Archive for the ‘Internet Free Speech’ Category

How do companies get away with slipping arbitration clauses and other abusive terms into their contracts? For one thing, they rely on the fact that most people do not have the time or motivation to read all the fine print, and that many of those who do will not understand the implications of what they are agreeing to, or will not care enough to object. Even those who do complain will not likely get far because consumer contracts are typically offered in a take-it-or-leave it manner.

This week, however, Facebook’s attempt to take advantage of the usual ignorance and apathy backfired in a big way. A couple weeks ago, Facebook revised its terms of use in a way one would not expect to lead to a major controversy. Specifically, it deleted this language from its terms of use:

You may remove your User Content from the Site at any time. If you choose to remove your User Content, the license granted above will automatically expire, however you acknowledge that the Company may retain archived copies of your User Content.

The removal of this language wouldn’t have meant much to most users, and it doesn’t seem to have attracted a lot of attention at first. But as time went on, a few began to figure out the implications of the change and to write about it on Facebook and on their blogs. Basically, Facebook was saying that the perpetual license that it had granted itself to the contents of users’ profiles would no longer expire when those users shut down their accounts. Translation: “We Can Do Anything We Want With Your Content. Forever.

Outrage grew and spread, leaping from the blogosphere to the mainstream media. People began to look to other problems with the agreement, including an arbitration clause, and the requirement of using a single arbitrator in Santa Clara County, California.

Eventually, the controversy became big enough that Facebook could not ignore it, and last night in a late-night blog post the company’s CEO, Mark Zuckerberg, announced that the terms of use would be rolled back to the previous version. Facebook’s license to its users’ content will expire once again. Arbitration remains as it was in the old agreement, but is no longer limited to Santa Clara County. Moreover, the company says this is just a temporary step. The old terms will remain until the company can draft new terms that are responsive to users’ complaints. Zuckerberg promises that the new terms will be “written clearly in language that everyone can understand” and that “Facebook users will have a lot of input in crafting these terms.” A new Facebook group, Facebook Bill of Rights and Responsibilities, was created for this purpose.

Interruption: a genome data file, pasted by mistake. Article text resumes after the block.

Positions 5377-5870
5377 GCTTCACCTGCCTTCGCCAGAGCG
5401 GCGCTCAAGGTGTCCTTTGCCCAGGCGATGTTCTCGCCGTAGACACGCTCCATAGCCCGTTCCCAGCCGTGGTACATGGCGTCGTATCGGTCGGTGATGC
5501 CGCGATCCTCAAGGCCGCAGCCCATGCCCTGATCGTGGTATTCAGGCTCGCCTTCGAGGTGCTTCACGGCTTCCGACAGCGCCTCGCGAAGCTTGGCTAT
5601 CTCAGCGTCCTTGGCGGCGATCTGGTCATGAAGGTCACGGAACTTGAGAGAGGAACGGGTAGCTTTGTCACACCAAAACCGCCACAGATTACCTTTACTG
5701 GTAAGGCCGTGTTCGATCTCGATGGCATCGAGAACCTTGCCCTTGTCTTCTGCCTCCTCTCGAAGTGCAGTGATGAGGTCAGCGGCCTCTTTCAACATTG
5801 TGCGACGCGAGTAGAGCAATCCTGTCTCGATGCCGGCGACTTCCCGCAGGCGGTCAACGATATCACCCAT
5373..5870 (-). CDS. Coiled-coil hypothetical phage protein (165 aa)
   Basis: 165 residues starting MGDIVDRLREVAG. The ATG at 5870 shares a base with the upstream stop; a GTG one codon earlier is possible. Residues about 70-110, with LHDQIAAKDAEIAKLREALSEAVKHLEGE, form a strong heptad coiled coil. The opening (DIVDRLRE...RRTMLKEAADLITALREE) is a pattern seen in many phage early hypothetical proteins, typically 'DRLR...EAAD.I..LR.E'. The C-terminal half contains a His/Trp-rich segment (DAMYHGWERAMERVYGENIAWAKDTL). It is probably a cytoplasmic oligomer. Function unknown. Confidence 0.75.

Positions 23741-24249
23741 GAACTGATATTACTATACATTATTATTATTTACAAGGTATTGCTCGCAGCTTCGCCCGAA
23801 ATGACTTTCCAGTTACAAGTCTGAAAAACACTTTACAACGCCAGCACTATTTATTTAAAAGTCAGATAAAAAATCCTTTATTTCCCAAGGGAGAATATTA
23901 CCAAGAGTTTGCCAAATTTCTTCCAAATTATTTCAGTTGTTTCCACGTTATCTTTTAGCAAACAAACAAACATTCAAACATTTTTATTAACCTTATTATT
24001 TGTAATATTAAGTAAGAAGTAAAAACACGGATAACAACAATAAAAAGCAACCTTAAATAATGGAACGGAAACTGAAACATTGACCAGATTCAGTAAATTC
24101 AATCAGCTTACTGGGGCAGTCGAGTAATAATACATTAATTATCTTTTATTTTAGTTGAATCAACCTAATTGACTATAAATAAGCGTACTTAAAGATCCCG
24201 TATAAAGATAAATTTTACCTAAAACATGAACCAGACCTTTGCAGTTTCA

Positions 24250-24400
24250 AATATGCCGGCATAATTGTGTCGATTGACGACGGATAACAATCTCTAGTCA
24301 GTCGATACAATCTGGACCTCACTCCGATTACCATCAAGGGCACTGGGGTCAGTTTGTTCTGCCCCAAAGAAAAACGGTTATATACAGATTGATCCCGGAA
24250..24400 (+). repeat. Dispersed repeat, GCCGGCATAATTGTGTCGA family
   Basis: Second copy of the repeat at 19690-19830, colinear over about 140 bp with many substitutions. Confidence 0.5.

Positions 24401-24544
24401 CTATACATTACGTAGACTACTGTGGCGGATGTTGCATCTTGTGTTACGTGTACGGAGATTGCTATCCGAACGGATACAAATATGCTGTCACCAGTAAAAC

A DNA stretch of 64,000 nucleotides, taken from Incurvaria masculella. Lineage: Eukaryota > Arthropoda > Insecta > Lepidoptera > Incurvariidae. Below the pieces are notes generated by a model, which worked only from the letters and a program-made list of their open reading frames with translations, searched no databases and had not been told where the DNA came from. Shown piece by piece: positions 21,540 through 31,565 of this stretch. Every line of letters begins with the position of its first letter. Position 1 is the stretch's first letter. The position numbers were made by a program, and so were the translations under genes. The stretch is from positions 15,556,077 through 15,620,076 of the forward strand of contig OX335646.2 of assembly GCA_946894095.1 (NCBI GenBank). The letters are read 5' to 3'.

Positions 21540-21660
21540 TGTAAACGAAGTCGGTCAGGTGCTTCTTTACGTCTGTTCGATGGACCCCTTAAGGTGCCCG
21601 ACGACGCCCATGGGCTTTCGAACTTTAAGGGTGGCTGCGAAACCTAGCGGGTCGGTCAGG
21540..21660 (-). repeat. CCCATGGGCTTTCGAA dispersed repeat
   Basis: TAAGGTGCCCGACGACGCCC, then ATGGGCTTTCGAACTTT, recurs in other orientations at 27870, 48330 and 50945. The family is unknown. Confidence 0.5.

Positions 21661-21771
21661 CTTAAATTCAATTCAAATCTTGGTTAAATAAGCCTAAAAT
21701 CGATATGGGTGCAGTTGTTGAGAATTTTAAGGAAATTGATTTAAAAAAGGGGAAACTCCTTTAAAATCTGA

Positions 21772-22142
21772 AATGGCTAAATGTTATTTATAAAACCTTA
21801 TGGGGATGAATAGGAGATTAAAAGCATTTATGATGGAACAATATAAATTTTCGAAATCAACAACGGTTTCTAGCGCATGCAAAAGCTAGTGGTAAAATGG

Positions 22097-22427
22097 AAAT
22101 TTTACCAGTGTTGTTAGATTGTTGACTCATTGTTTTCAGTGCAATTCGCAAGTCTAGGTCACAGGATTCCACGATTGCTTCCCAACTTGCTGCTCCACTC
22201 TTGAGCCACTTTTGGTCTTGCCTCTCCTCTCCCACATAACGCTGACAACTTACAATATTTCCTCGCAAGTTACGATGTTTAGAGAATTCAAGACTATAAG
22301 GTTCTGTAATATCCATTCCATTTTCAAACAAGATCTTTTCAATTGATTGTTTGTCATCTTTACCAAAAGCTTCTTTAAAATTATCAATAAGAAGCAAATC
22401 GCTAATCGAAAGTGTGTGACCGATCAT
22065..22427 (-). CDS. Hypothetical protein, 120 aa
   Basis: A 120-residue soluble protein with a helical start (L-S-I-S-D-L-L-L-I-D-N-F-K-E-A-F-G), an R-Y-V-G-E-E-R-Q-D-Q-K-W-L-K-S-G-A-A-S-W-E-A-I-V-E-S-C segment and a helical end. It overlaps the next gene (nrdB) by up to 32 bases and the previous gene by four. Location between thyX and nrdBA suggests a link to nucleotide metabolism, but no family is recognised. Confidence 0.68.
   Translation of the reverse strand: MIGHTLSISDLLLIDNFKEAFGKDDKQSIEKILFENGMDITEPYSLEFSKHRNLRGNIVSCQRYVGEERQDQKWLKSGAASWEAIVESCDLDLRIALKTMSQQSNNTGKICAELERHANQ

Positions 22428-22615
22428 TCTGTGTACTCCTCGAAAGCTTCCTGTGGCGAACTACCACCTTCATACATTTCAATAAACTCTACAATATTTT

The Facebook incident raises the question whether the Internet is changing the balance of power between the drafters of one-sided terms of use and their customers. Even if most of a company’s users don’t read revised terms of use, it’s pretty likely that at least a few will. Those few who take the time to understand the legalese can communicate with others on Facebook, on their blogs, and in the countless other forums the Internet provides. And the company can no longer easily ignore attempts to renegotiate abusive terms when it’s not just one or two customers, but thousands, that are complaining.

Cross-posted from the Consumer Law & Policy Blog

2515669598_49eaa78414_mHow much is too much? That’s the question when it comes to a dispute between Fox Chicago and, a news site that had its YouTube account suspended after it posted short video clips excerpted from Fox Chicago broadcasts. Fox complained that the clips were posted in violation of the Digital Millennium Copyright Act. Public Citizen, which is representing ProgressIllinois in the dispute, says the DCMA protects the “fair use” of news excerpts, especially for the use of political commentary. Exactly the way the Fox excerpts were used on

In a statement released today, Public Citizen attorney Paul Alan Levy said the dispute is a perfect reminder of the need to amend the DCMA “so that political commentary is not put on hold while the procedure of notices of copyright infringement and arguments of noninfringement plays out.” Levy blogged about the issue back in October after similar phony copyright complaints forced YouTube to remove Obama and McCain campaigns that used excerpts from news shows.

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Another strike against the Digital Millenium Copyright Act! The anonymous owner of a real estate gripe site had had the site’s page removed by his ISP when the subject of the gripes — the real estate agency — complained it violated the agency’s copyright. No so, says the judge. The Cleveland Plain Dealer‘s Patrick O’Donnell reports:

A Web site dedicated to criticizing a Lorain County home builder won a court battle last month to stay on the Internet. Just as significantly, the owner maintained his ability to run the Web site anonymously.

The home builder in question, Powermark Homes, Inc., took exception to the site Powermark Homes Alert and its url, Public Citizen attorney Greg Beck argued on behalf of the site’s owner (“John Doe” in court documents).

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